Philippines growing faster than expected

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The Philippine economy is expected to grow by more than 6 per cent this year, which is above the country’s earlier growth forecast of 5 per cent.

According to Economic Planning Secretary Arsenio Balisacan, the growth of country’s GDP will exceed its high-end target of 6 per cent, adding that growth in 2013 would be between 5.5 to 6.5 per cent and between 6.5 to 7.5 per cent in 2014 and beyond.

Similarly, the World Bank has raised its growth forecast for the Philippines for 2012 to 6 per cent, crediting prudent economic policies of the administration of President Benigno Aquino coupled with political stability in the country.

“Consumption, which accounts for 75 per cent of the Philippines’ GDP, is expected to drive overall growth underpinned by continued growth in remittances and higher government spending with the national elections next year,” the World Bank said. It added that in 2013, the Philippines could grow by 6.2 per cent.

Credit rating up

Rating agency Standard & Poor’s has recently upgraded its outlook on the credit rating of the Philippines from “stable” to “positive”, prompting confidence that the country will finally get an investment grade in 2013. Moody’s also has issued an upgrade appraisal for the Philippines on the back of the country’s strong economic fundamentals as reported by Inside Investor.

Another positive economic indicator is the rising value of remittances from overseas Filipino workers. Remittances reached a record high in October 2012 as global demand for Filipino workers remained strong despite the lingering crisis in the US and Europe.

Filipino overseas workers sent home $1.93 billion in cash in October 2012, the highest monthly figure so far on record, rising by 8.5 per cent from October 2011, according to Philippine central bank.  This brought total remittances in the first 10 months of 2012 to $17.5 billion, up by 5.8 per cent from the same period a year ago.

FDI drops

However, foreign investment remains sluggish. The Philippines suffered a big drop in foreign direct investment (FDI) in September in what officials claimed was due to global economic problems.The central bank reported on December 11 that the net inflow of FDI amounted to only $55 million in September 2012, down 60 per cent compared to the same month in 2011.

The decline was attributed to lingering issues adversely affecting the business climate in the country. Economists said a growing economy alone would not be sufficient to generate a higher amount of FDI, noting the need for efforts to solve structural issues that discouraged more foreigners from doing business in the country.

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Reading Time: 2 minutes

The Philippine economy is expected to grow by more than 6 per cent this year, which is above the country’s earlier growth forecast of 5 per cent.

Reading Time: 2 minutes

The Philippine economy is expected to grow by more than 6 per cent this year, which is above the country’s earlier growth forecast of 5 per cent.

According to Economic Planning Secretary Arsenio Balisacan, the growth of country’s GDP will exceed its high-end target of 6 per cent, adding that growth in 2013 would be between 5.5 to 6.5 per cent and between 6.5 to 7.5 per cent in 2014 and beyond.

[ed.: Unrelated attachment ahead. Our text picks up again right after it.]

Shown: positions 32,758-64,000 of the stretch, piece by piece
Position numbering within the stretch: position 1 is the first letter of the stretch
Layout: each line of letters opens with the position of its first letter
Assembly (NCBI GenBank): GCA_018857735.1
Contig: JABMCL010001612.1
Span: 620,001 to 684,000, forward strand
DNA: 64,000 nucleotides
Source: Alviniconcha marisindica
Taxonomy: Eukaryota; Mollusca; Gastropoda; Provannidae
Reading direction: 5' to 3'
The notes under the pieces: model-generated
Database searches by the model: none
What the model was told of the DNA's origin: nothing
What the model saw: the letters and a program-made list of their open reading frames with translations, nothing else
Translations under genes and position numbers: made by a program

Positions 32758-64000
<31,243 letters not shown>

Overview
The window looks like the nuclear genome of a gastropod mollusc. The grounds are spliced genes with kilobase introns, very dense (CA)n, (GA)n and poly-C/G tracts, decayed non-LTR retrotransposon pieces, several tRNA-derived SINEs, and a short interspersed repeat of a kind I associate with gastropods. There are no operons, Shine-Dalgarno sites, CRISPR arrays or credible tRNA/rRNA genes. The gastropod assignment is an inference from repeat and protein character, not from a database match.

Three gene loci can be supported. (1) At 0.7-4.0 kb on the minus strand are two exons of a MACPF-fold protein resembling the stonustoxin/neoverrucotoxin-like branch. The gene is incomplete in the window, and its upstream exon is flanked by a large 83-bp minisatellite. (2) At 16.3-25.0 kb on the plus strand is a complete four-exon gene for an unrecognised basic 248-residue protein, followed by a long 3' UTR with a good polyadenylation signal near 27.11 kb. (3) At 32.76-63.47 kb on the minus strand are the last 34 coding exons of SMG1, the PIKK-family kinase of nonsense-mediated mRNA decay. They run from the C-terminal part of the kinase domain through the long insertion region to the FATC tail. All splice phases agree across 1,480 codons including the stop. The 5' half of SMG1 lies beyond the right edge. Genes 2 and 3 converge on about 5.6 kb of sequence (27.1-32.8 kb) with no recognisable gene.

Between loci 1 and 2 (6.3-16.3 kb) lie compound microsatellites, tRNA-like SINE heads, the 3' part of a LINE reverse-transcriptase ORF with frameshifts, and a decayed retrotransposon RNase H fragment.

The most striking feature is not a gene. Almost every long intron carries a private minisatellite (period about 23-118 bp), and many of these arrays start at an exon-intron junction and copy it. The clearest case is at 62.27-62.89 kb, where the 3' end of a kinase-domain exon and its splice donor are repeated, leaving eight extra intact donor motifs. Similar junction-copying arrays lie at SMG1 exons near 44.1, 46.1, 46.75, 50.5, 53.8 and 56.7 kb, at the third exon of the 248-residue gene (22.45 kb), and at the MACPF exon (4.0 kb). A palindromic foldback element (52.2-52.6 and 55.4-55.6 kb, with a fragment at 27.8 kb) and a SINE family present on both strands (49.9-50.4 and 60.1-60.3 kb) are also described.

Similarly, the World Bank has raised its growth forecast for the Philippines for 2012 to 6 per cent, crediting prudent economic policies of the administration of President Benigno Aquino coupled with political stability in the country.

“Consumption, which accounts for 75 per cent of the Philippines’ GDP, is expected to drive overall growth underpinned by continued growth in remittances and higher government spending with the national elections next year,” the World Bank said. It added that in 2013, the Philippines could grow by 6.2 per cent.

Credit rating up

Rating agency Standard & Poor’s has recently upgraded its outlook on the credit rating of the Philippines from “stable” to “positive”, prompting confidence that the country will finally get an investment grade in 2013. Moody’s also has issued an upgrade appraisal for the Philippines on the back of the country’s strong economic fundamentals as reported by Inside Investor.

Another positive economic indicator is the rising value of remittances from overseas Filipino workers. Remittances reached a record high in October 2012 as global demand for Filipino workers remained strong despite the lingering crisis in the US and Europe.

Filipino overseas workers sent home $1.93 billion in cash in October 2012, the highest monthly figure so far on record, rising by 8.5 per cent from October 2011, according to Philippine central bank.  This brought total remittances in the first 10 months of 2012 to $17.5 billion, up by 5.8 per cent from the same period a year ago.

FDI drops

However, foreign investment remains sluggish. The Philippines suffered a big drop in foreign direct investment (FDI) in September in what officials claimed was due to global economic problems.The central bank reported on December 11 that the net inflow of FDI amounted to only $55 million in September 2012, down 60 per cent compared to the same month in 2011.

The decline was attributed to lingering issues adversely affecting the business climate in the country. Economists said a growing economy alone would not be sufficient to generate a higher amount of FDI, noting the need for efforts to solve structural issues that discouraged more foreigners from doing business in the country.

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